New life at Jurong Lake district

We’ve all heard about the various prestigious “Lake districts” of popular cities across the globe. Now, Singapore could finally boast a few of their own as waterfront living takes on a whole new spin. Sentosa Cove, Marina Bay, Punggol waterway and now Jurong Lake.

Lake Life ECAt the Lake Life EC (executive condominium) in the Jurong Lake district, almost 1,200 applications were registered when it was launched 2 weekends ago. And with one in three applicants being a first-time home buyer, it shows the demand for and power of these hybrid properties. An EC is sold under the HDB scheme but after 10 years, it becomes private property, making it value for money in the long run.

Though EC buyers may qualify for the HDB grants and subsidies, it largely depends on their income ceiling, which has been raised to $12,000 per household. Prices of these flats are also considerably higher than other HDB flats, new and resale.

As the price gap between private homes in the city centre and city fringe continue to narrow, and as suburban private properties rise in price, ECs may become the property of choice for growing households and young couples. How the scale tips may eventually affect the effectiveness and purpose of this hybrid property. Are ECs here to stay? Or could they possibly become obsolete?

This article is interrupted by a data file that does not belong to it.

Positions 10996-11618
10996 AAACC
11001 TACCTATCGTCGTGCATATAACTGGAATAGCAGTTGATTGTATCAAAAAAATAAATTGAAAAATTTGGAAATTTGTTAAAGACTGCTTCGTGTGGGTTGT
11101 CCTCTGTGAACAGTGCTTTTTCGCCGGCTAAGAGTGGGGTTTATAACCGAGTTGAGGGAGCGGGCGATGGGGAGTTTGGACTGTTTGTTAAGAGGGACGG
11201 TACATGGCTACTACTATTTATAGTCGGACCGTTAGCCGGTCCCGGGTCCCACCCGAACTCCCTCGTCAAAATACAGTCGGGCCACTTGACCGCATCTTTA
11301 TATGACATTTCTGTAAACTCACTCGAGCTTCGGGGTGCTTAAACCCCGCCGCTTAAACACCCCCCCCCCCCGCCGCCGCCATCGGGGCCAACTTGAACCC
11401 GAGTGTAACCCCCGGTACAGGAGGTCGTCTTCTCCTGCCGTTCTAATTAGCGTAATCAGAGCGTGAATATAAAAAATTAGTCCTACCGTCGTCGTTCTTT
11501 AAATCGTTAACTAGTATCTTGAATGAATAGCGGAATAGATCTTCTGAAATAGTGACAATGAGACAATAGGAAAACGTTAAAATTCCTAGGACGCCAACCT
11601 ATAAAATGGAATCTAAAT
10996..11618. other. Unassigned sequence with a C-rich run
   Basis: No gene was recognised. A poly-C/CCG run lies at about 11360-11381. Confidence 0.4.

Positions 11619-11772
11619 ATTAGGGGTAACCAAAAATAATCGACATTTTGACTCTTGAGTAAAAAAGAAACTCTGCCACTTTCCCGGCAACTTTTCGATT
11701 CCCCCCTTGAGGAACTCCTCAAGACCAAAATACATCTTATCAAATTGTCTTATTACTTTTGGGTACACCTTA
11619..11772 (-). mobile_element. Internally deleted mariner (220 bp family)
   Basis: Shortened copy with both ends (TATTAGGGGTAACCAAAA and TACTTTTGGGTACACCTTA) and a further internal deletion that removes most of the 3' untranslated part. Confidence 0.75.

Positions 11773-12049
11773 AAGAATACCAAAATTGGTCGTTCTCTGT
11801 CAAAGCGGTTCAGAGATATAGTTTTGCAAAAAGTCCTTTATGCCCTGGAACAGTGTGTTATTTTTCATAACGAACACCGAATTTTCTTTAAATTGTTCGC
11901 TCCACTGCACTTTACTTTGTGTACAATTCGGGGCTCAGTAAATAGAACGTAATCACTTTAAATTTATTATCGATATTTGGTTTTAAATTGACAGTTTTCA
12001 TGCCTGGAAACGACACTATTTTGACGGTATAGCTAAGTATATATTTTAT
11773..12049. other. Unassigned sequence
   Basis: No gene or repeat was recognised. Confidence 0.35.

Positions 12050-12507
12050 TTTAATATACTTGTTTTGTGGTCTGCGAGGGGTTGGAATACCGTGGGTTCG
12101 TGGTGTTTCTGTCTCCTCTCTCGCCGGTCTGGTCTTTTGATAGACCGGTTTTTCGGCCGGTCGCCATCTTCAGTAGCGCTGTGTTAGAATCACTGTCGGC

EC options widen with new launches

Property market activity may be back on track as new EC launches inject some much-needed cheer. Bellewoods executive condominium in Woodlands just opened for applications last weekend. And this is after a year-long hiatus with the last major EC launch of Skypark Residences in Sembawang last September.

Bellewoods ECUnits at the Bellwoods were going at an average of $750 to $820 psf and industry experts are expecting prices to go up as construction and land costs increase. A change in policy earlier this year, with the authorities placing a 15-month time frame between the time a developer secures a land plot and the time they can begin selling. At the Lake Life executive condominium in Yuan Ching road, prices are expected to hover between $880 to $980psf. There is also worry that buyers who had originally intended to purchase an EC unit may by the end of 15 months, have received a pay raise and thus moving above the income ceiling which disqualifies him from being eligible to apply for one.

But despite these obstacles, developers remain ositive about the market response as pent-up demand may bring the crowd back despite the seemingly quiet market of recent months. There will also be another round of EC launches planned for the second quarter of 2015. Although there may be more options available, an oversupply seems unlikely as the government has reduced the supply of EC land this year. For the HDB upgrader, ECs now seems like it is truly fulfilling what it set out to do, to fill the gap between public and private housing.